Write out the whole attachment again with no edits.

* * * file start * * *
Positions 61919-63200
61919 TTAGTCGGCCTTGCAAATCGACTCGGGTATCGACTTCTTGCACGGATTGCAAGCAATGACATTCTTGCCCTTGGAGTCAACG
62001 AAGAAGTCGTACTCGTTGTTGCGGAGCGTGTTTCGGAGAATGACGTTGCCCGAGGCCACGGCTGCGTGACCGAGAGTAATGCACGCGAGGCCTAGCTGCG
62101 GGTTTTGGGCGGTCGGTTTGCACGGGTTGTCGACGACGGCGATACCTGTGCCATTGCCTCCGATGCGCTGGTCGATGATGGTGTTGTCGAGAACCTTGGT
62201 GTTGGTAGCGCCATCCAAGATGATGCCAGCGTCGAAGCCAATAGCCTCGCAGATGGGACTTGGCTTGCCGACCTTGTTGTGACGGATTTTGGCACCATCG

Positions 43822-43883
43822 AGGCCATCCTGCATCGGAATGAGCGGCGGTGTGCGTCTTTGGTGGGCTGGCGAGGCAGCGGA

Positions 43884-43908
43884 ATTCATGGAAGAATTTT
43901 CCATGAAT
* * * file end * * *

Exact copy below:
Positions 61919-63200
61919 TTAGTCGGCCTTGCAAATCGACTCGGGTATCGACTTCTTGCACGGATTGCAAGCAATGACATTCTTGCCCTTGGAGTCAACG
62001 AAGAAGTCGTACTCGTTGTTGCGGAGCGTGTTTCGGAGAATGACGTTGCCCGAGGCCACGGCTGCGTGACCGAGAGTAATGCACGCGAGGCCTAGCTGCG
62101 GGTTTTGGGCGGTCGGTTTGCACGGGTTGTCGACGACGGCGATACCTGTGCCATTGCCTCCGATGCGCTGGTCGATGATGGTGTTGTCGAGAACCTTGGT
62201 GTTGGTAGCGCCATCCAAGATGATGCCAGCGTCGAAGCCAATAGCCTCGCAGATGGGACTTGGCTTGCCGACCTTGTTGTGACGGATTTTGGCACCATCG

Positions 43822-43883
43822 AGGCCATCCTGCATCGGAATGAGCGGCGGTGTGCGTCTTTGGTGGGCTGGCGAGGCAGCGGA

Positions 43884-43908
43884 ATTCATGGAAGAATTTT
43901 CCATGAAT